Over the last few months I have been romancing the highly readable book ThePsychology of Money' by Morgan Housel. There are two parts of the book that I would liketo share with you as a segue to the Symphony story. In the chapter Getting Wealthyversus Staying Wealthy' the author reduces investing success to a single word:survival.' He then elaborates on how getting money and keeping money are twodifferent skills. Getting money requires taking risks being optimistic and puttingyourself out there and fear that what you have made can be taken away from you just asfast. It requires frugality and an acceptance that at least some of what you've made isattributable to luck so past success can't be relied upon to repeat indefinitely.'
In the same chapter he describes what for me was the principal take-home from thebook. Some 1.3 million Americans died while fighting nine major wars. Around 99.9% of allcompanies that were created went out of business. Some 33 US recessions lasted acumulative 48 years. The stock market declined more than 10% from their recent peaks atleast 102 times. Annual inflation exceeded 7% in 20 years. And yet the standard of livingfor an American increased 20-fold in 170 years reinforcing the message that short-termeconomic or social aberrations are a short-term fee' to be paid for long-termgrowth.
These extracts from Housel's book have a resonance with the Symphony story ofFY2020-21. The company' revenues declined 20% to Rs 931 crore; EBITDA (ExcludingExceptional Items) declined 36% to Rs 170 crore; profit after tax declined 41% to Rs 107crore. And yet interestingly we at Symphony have seldom been more optimistic about ourprospects than now.
Consider the reasons.
One the earth will progressively warm through our lifetimes whether we like it ornot. Over the next few years we are likely to respond to air-cooling products the way werespond to a refrigerator or a car or a television. Even as recently as three decades agothese were products that were considered inaccessible to most mid-low income Indians;today they are an unquestionable part of people's homes. We are believe that the same islikely to happen to air-cooling products and not just across urban or semi-urban India;you will see air-cooling products (including air-conditioners) across economic classes.Walk into a rural neighbourhood that you would not necessarily associate with comfortableincomes and you will be surprised to find air-cooling products just about everywhere a fewyears from now.
Why? That brings me to something that we saw play out after the lockdown was imposed.As people huddled into their drawing rooms there were a number of messages that came in:Ek cooler to karaavi aapo!' ("could you get me a cooler please?")and Tamara dealer ne kaho ne. Pottay maanas moklaavi ne delivery aapi shakaay chhey'("Arrange a man to deliver me a cooler"). Why would people want to buyair-coolers at a time of income uncertainty and hazy economic outlook? a becausepeople seek to live better. Because people seek to spend their way out of discomfort.Because people seek to spend on improving the family experience and what better way thanthe air-cooler? b the price-value proposition of an air-cooler continues to extendway beyond competing products not just in terms of the outright cost but also interms of the running electricity cost.
Two the market for air-coolers will pass through its usual cycles of a benignsummer lockdown and other factors but on the whole if you have a sustainable pipeline ofgrowing incomes and aspirations the demand curve will soon catch up and suddenly therewill be years when the air-coolers will disappear even before they have been put onshelves of retailers.
So the big message I wish to leave with our shareholders is that the perceived utilityof the air-cooler strengthened in an otherwise initially weak year. Until a couple ofyears ago the air-cooler was good to have'; during the course of a stay athome' year it graduated to must have' as users in a pandemic environmentprioritised the need for ventilation with the line Khol do khidki chalaaoSymphony!' We exited the year under review more optimistic about our long-term prospectsthan we have been in a long time.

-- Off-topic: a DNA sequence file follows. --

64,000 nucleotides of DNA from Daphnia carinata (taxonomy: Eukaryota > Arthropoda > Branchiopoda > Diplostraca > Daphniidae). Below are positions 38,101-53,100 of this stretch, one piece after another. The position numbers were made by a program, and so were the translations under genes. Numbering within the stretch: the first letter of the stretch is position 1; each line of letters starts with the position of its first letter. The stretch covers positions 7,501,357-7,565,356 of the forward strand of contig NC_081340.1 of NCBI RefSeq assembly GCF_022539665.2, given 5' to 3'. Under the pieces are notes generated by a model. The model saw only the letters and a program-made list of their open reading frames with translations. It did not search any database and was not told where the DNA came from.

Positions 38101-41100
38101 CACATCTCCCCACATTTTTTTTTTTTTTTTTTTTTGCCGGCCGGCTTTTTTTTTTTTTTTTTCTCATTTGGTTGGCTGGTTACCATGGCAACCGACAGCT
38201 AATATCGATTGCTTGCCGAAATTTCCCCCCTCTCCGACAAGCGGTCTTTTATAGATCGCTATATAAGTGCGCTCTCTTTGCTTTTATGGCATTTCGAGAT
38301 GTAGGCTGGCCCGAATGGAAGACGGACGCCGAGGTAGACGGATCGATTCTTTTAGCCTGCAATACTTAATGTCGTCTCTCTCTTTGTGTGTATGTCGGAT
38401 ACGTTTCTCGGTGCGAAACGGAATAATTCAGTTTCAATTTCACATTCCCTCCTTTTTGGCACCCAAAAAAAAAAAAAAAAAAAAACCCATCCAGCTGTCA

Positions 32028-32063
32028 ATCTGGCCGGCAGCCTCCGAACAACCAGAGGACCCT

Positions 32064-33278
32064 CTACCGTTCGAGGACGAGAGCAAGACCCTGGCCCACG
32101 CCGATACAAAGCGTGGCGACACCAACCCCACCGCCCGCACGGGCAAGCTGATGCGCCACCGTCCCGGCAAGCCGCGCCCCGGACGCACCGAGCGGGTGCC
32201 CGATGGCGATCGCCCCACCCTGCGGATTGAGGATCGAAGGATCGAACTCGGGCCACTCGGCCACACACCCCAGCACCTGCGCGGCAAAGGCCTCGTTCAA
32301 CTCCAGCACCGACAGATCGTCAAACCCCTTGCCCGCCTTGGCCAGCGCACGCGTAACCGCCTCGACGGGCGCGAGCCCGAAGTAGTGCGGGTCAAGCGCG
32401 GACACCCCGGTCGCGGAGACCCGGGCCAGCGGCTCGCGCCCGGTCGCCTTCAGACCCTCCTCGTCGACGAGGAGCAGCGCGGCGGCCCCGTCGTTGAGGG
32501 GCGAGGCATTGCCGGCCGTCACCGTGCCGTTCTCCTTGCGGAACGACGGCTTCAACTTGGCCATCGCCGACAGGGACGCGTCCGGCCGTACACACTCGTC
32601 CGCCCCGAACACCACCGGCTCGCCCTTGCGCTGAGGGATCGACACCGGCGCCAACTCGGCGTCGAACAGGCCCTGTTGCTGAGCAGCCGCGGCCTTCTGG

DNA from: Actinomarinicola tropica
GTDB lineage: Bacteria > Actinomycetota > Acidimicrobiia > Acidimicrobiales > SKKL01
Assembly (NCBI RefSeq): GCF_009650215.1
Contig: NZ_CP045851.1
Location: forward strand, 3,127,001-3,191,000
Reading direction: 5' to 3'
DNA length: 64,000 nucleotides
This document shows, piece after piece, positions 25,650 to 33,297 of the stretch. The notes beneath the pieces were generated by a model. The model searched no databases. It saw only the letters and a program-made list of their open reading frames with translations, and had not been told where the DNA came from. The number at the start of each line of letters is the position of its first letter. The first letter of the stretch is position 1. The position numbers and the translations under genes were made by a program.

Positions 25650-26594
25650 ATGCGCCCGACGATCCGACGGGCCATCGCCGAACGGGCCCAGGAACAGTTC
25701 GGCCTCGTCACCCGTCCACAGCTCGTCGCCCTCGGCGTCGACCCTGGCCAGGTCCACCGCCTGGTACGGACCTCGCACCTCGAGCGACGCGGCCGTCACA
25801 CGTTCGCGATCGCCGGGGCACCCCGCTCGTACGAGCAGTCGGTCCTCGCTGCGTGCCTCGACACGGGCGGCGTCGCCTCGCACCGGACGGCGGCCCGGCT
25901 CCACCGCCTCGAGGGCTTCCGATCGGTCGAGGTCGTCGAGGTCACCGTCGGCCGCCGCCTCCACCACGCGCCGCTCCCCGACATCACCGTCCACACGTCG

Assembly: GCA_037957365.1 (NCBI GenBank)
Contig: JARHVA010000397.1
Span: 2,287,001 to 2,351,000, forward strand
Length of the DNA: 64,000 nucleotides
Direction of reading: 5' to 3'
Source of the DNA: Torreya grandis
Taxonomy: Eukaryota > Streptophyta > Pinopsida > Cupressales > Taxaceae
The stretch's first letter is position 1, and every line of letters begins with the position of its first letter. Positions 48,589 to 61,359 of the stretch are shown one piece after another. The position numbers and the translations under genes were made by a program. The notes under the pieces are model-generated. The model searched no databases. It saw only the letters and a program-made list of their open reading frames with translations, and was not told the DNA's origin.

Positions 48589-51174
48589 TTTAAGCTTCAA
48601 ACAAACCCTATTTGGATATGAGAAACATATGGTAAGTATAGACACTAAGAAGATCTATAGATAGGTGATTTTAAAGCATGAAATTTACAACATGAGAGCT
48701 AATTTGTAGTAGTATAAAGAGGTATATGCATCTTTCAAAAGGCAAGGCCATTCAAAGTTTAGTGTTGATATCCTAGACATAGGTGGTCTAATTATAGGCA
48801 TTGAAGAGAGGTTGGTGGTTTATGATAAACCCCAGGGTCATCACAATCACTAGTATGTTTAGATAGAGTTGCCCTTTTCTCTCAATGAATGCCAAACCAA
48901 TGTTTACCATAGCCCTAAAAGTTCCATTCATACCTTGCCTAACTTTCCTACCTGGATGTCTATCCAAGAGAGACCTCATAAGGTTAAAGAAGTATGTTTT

Dig more discover more
At Symphony we remain intrinsically restless.
Even before the Novel Coronavirus had broken out which incidentally was nearly33 years after we had gone into business - our team in Ahmedabad had gone into a huddlewith a singular agenda: Cut costs.' In a sense there was no conclusive need to;sales were expected to be upbeat; the sector was growing; most business consultants wouldhave recommended Focus on growing the market'.
We focused on moderating our cost structure as well (no sixth sense just a restlessstreak and the urge to make what was good even better). We questioned every practice; weconvinced ourselves that the more we dug the more we would discover. Discover we did;through a combination of value-engineering schemes and eliminating the redundant wereduced our break-even point and increased our competitiveness.
Then and only then - came the pandemic.
As people locked into their homes we realised that we had lower sales on ourbooks
but we had lower costs as well. Now that we had a pandemic on our hands andsales declined 18% through the year. More relevantly sales were extensively affectedduring our peak season when temperatures rose but consumers were locked into their homes.What an irony. Seldom has Symphony been as proud about reporting a flat number as we wereduring the last financial year as this year tested the resilience of our business modeland instill new energy to our confidence.
Widen the market; rest will be taken care of
In the last annual report we had identified a number of initiatives on growing ourshare in Australia through our acquired subsidiary (Climate Technologies).
I am delighted to state that in a year when sales evaporated across a number ofconsumer appliance categories we reported the unexpected: higher revenues out of ouroperations in Australia largely arising out of increased heater offtake (coinciding withthe Australian winter).
This was the outcome of the hard work that had gone into widening our distributionnetwork positioning our brand more visibly and strengthening the price-value proposition.
However this increased market presence came at a temporary cost: because we could notship components out from China we selected to buy from the local markets at a highercost; the air-freighting of certain components to beat the ports lockdown resulted in acost escalation that could not be covered by passing them on to consumers.
Our optimism comes from a simple extrapolation: if we retain shelf space consumerrecall and market share on the one hand and are able to draw in components from China andincreasingly from India by sea on the other our cost economics should fall into place andour Australian subsidiary should be able to deliver not just to our consolidated revenuesbut to the bottomline as well.